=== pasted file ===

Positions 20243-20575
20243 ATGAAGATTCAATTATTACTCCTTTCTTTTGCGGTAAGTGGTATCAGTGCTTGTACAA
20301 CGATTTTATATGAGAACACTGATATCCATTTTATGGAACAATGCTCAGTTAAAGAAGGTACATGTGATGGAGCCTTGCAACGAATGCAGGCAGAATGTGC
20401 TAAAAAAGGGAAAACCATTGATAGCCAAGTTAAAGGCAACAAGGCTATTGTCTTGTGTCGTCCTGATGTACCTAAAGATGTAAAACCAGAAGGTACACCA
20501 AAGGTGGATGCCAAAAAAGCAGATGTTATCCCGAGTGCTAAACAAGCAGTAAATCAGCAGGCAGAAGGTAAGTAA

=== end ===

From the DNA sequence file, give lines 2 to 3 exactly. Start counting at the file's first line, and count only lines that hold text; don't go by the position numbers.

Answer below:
20243 ATGAAGATTCAATTATTACTCCTTTCTTTTGCGGTAAGTGGTATCAGTGCTTGTACAA
20301 CGATTTTATATGAGAACACTGATATCCATTTTATGGAACAATGCTCAGTTAAAGAAGGTACATGTGATGGAGCCTTGCAACGAATGCAGGCAGAATGTGC